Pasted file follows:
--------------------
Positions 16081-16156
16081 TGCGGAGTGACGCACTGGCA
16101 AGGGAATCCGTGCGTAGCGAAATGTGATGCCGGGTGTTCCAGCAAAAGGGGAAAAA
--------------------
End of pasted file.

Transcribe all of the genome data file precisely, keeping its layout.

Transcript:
Positions 16081-16156
16081 TGCGGAGTGACGCACTGGCA
16101 AGGGAATCCGTGCGTAGCGAAATGTGATGCCGGGTGTTCCAGCAAAAGGGGAAAAA